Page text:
Tuesday, October 29, 2013

My little woman

I spent a quick lunch watching 3 of the kiddos in their Fall Sing. I always love to see the kids perform and it was Vardan's first performance on the trombone! But the best part came after the concert.
I spy a clarinetist & a little guy in the back with a big trombone...
I was walking my sweet Sallie Rose from the auditorium to get her lunch, when a woman I didn't recognize came up and gave her a big hug. She said, "Oh my little woman, Sallie, it's so nice to see you." The woman looked up and saw me; I'm sure I was standing there with a very confused look on my face. She asked if I was Salllie's mom, and when I said yes, she told me that every day, Sallie makes an effort to say hello to and talk to her son. She got choked up as she told me that her son is the little boy who's severely disabled in a wheelchair in 3rd grade (a year older than Sallie) and that most of the kids ignore him or worse. She thanked me for raising such a beautiful little spirit who every day reaches out to make her son feel included and welcome.
My little woman

I think, in that moment, with Sallie looking up at me smiling and kinda confused, my heart almost burst. And, of course, she said to me as the woman walked away, "Mama, why are you going to cry?"

It's amazing when you realize your children are living the values you hope you are teaching them, when you find out that without your coaxing or guidance, they reach out to those in need. It's amazing when you see the little people they are becoming, when you see who they are and a glimpse of who they will someday be. It's breathtaking to see your child through someone else's eyes and know that she, just by being herself, is making the world better and brighter.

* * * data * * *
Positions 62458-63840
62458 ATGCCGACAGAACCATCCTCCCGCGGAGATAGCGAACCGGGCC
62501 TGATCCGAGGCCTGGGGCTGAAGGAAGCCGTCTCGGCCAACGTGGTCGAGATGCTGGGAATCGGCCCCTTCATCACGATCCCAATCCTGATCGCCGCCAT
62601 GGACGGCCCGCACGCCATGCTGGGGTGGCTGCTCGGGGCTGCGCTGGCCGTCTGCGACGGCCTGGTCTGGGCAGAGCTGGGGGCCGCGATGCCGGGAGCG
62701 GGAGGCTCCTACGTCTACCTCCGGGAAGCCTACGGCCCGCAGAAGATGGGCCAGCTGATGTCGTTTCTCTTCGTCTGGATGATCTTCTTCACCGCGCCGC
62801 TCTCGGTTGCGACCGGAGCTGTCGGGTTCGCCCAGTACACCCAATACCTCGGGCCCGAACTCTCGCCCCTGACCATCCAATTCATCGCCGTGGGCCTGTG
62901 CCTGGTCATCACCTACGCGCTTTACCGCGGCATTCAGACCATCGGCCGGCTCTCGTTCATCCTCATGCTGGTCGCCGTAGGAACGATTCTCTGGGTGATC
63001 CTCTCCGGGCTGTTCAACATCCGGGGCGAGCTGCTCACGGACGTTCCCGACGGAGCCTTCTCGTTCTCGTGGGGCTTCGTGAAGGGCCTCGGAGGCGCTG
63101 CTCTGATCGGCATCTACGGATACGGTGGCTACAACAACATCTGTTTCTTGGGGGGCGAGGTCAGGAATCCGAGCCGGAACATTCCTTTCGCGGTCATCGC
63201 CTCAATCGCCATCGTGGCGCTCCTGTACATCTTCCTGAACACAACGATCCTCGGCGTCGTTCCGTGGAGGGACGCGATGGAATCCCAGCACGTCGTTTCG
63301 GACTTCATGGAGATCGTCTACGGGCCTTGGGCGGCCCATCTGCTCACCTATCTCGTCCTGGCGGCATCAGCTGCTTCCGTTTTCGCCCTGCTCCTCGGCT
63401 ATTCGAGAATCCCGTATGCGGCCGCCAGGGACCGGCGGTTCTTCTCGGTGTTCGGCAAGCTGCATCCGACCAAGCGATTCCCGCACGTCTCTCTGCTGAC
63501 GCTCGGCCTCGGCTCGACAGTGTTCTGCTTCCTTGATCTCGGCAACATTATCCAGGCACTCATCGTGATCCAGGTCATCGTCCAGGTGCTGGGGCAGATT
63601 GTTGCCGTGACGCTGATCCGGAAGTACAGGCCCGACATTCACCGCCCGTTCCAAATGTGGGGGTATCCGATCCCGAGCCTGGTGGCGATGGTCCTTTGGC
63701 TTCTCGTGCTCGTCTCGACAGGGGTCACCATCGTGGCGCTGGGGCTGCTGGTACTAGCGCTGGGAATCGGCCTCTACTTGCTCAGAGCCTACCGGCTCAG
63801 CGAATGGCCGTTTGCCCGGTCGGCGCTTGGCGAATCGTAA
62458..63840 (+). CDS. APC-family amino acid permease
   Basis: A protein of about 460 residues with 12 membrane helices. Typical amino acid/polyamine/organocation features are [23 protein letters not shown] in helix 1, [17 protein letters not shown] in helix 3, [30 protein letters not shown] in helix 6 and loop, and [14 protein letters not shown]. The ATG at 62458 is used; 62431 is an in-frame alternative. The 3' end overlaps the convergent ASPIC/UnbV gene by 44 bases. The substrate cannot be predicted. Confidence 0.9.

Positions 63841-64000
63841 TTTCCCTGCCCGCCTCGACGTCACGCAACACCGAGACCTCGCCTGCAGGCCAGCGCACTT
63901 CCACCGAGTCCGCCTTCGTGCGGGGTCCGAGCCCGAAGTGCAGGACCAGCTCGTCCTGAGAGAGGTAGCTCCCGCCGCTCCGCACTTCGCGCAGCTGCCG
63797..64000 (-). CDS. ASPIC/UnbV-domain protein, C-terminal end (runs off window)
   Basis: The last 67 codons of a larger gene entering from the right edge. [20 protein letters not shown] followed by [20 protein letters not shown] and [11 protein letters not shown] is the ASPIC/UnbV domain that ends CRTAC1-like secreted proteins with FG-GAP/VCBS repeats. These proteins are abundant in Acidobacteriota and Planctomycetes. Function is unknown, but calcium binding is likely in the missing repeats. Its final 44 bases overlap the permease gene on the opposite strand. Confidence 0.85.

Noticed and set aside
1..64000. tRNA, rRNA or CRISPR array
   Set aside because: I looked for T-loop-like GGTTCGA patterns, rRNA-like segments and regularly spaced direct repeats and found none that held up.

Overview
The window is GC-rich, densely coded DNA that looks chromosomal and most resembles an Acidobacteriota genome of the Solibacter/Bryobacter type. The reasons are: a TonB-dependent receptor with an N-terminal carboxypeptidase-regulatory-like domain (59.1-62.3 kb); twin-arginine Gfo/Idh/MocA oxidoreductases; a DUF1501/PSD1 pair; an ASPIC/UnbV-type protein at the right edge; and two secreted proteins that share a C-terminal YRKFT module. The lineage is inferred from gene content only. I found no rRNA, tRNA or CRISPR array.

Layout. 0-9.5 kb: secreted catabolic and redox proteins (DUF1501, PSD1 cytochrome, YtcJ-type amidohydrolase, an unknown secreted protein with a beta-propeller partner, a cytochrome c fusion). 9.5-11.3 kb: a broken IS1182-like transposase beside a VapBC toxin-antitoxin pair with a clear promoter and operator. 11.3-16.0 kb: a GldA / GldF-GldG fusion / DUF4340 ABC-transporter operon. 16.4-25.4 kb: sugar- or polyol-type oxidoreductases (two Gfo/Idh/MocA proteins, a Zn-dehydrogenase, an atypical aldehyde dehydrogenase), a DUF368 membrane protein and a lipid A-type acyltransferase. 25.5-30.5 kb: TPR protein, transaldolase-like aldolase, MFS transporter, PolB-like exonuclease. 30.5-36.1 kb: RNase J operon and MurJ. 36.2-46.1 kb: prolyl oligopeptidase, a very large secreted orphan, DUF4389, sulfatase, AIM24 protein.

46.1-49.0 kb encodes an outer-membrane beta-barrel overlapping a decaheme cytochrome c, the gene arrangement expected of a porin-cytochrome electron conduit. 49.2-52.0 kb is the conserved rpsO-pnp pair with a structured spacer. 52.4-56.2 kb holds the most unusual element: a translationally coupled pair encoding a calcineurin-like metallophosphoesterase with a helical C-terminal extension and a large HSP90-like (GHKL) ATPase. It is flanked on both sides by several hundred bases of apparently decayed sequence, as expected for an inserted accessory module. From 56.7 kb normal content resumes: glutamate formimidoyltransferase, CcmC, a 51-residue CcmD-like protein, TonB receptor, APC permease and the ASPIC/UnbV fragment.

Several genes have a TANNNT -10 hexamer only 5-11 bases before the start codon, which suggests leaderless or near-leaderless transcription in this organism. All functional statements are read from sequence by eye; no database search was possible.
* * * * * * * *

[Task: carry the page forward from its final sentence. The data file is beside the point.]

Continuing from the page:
Jazz hands!

Sallie has always been my little woman. I loved seeing her singing and dancing on stage today, but the best part was seeing the impact of her big heart, for which no audience may ever applaud and no viral video may ever be posted.


  1. What a wonderful thing to read about your daughter; you have every right to be proud and inspired. My 10 year old son, Jacob, has an autism diagnosis and is sociable and (very) vocal, but as a parent I worry about social moments, especially at school. Not exactly the same as being disabled in a wheelchair, but similar in spirit. Jacob would have called your reaction "happy tears."

    1. I think it was particularly more poignant to me because of our "bionic boy," her older brother who is mostly deaf and wears glasses. Although she has learned how to support her brother within the context of our family, it's infinitely more difficult to ignore the peer pressure to push away those who are different in social contexts. But maybe not for Sallie! Tell Jacob that "happy tears" are the best kind of tears :)